At the same time Giordano and Mancini Duffy were using outward-facing recognition to build their culture, the firm was also using employee feedback to drive changes to the company’s policies that would both support current employees and attract future employees.  One of the unique aspects of these employee driven policy changes was an adoption of a flexible workplace long before it became commonplace in 2020.  Another innovative policy that drove Mancini Duffy’s culture change was the adoption of vacation stipends.  This money, allocated to employees for their PTO, helps employees take better care of their mental health by allowing them to disengage from work on their vacation.  Williams Olley says that these sort of policy changes add up to a strong firm culture.

However, the development of Mancini Duffy’s culture also focuses on improving employees on the individual level.  When it comes to building a culture that is capable of not only retaining individuals but also nurturing their growth, Mancini Duffy is setting the standard for the industry.  Williams Olley believes that this begins with asking employees what the firm can do to support them in the careers, both professionally and personally.  This allows employees with different career goals and pursuits to develop the skills they are best suited to.  For example, employees who are interested in leadership or entrepreneurship can find roles spearheading different areas of the firm.  Williams Olley points out that this view not only allows employees to develop their professional and personal lives, it also develops a strong group of bright, intelligent young leaders within the company who are introducing new voices and playing an important role in its functioning.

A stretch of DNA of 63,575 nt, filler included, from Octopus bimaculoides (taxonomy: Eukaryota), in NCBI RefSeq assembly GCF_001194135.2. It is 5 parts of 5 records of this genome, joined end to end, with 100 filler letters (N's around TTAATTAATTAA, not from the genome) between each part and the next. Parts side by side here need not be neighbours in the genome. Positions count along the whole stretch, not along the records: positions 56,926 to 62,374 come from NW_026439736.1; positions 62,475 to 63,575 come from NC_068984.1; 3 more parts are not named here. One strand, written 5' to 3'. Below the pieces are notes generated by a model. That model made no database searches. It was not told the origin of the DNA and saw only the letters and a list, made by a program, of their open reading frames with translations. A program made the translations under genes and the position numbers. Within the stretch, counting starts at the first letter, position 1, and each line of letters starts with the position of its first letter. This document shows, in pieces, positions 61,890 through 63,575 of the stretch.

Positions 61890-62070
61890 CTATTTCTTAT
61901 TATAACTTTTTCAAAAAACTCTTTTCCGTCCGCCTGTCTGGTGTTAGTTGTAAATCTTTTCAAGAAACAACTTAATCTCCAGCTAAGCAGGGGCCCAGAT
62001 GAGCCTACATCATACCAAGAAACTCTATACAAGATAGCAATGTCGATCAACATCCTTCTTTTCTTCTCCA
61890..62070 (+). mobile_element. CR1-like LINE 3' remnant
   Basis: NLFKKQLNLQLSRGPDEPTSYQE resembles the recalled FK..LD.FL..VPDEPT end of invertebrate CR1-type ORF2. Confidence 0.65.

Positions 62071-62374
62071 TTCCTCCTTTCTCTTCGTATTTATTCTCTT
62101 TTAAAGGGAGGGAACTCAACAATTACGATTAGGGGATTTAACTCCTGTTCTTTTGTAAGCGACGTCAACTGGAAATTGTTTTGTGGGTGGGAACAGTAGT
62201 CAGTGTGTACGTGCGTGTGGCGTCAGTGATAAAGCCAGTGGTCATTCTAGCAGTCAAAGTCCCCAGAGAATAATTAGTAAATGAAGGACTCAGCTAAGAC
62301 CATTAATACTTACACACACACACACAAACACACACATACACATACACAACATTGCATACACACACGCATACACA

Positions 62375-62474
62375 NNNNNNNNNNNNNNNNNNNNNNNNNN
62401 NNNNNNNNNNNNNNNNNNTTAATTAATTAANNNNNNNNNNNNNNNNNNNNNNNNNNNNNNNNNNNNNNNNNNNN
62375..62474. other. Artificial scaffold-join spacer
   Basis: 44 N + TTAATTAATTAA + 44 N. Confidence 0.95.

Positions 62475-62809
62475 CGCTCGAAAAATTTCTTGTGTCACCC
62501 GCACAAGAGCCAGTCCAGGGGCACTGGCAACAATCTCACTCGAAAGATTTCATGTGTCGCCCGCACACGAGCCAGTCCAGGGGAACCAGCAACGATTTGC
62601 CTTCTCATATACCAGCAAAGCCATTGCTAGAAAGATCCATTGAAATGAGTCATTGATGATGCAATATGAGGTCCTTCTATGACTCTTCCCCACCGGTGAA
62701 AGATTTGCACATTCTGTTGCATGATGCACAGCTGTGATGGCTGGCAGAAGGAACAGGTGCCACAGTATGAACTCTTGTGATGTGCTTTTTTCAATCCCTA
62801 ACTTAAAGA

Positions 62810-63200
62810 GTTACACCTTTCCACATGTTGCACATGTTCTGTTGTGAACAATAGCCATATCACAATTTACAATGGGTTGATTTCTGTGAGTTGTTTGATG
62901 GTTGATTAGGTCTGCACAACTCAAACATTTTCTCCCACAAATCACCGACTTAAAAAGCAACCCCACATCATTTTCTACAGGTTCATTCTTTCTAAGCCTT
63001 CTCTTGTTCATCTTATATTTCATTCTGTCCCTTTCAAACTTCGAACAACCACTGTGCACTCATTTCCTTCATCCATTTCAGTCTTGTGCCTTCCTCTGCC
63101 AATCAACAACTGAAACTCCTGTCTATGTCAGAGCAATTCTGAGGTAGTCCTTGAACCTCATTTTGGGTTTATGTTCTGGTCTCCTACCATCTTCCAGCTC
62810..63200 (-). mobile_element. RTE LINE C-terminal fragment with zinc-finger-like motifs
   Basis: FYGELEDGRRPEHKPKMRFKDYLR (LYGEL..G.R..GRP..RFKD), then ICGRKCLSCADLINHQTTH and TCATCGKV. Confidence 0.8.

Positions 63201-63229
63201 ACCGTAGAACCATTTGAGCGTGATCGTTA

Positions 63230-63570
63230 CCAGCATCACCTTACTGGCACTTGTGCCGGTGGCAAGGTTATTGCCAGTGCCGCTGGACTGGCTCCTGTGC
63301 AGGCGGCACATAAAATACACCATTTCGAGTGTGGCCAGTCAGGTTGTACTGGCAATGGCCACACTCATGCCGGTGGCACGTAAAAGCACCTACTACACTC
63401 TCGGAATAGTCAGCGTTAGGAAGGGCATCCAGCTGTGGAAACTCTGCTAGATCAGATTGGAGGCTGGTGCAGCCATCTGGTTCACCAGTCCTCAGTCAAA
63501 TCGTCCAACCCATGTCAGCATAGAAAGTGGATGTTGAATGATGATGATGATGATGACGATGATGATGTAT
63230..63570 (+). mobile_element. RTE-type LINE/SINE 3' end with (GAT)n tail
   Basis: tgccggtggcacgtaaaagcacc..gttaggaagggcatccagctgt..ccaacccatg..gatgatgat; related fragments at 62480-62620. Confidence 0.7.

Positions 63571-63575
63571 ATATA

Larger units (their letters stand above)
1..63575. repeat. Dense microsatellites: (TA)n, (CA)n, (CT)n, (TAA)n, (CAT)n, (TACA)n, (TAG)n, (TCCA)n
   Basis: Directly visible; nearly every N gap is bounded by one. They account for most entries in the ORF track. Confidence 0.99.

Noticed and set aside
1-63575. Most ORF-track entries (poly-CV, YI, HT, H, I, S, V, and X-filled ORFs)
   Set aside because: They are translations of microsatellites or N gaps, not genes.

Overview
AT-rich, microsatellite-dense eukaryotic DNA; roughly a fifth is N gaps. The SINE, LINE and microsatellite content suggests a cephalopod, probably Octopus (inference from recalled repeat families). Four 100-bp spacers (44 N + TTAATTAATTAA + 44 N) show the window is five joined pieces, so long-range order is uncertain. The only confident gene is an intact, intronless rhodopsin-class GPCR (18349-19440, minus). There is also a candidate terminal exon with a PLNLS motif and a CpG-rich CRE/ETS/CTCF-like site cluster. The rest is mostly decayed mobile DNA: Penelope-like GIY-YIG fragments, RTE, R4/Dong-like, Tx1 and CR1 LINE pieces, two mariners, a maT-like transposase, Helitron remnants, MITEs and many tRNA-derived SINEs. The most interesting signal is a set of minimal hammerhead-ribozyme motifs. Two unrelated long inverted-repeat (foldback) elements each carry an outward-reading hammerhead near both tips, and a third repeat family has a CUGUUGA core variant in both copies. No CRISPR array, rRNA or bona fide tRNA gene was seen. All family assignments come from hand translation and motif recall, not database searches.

Mancini Duffy’s culture is quickly redefining what it means to have a career in architecture and design.  Giordano points out that seniority was the norm in the industry for many years–with professionals having to have years and years of experience before getting put in charge of a project.  Mancini Duffy has flipped this paradigm on its head–placing a greater emphasis on the desire to lead rather than the number of years worked.  This comes to fruition in a number of ways such as employees expressing their desire to lead a market sector or even leading new market sectors within the company.  According to Giordano, this approach has led directly to Mancini Duffy’s work in airports and architecture/design technology.  By using employees’ passions to fuel the firm’s growth, Mancini Duffy is building a culture that is both attractive to new talent and supportive of current employees.

The architecture and design professions are unique in that our traditions and history are both public-facing and will continuously influence the fields in the future.  Mancini Duffy’s employee-focused approach to culture change is an important step in recognizing and harnessing the understanding that these traditions were not born out of the passage of time, but rather a desire to impact the built environment for the better.  In doing so, Mancini Duffy is bridging the gap between the past and present–asking not “what will the future look like”, but rather “what can we make the future look like?”


Luke Carothers is the Editor for Civil + Structural Engineer Media. If you want us to cover your project or want to feature your own article, he can be reached at lcarothers@zweiggroup.com.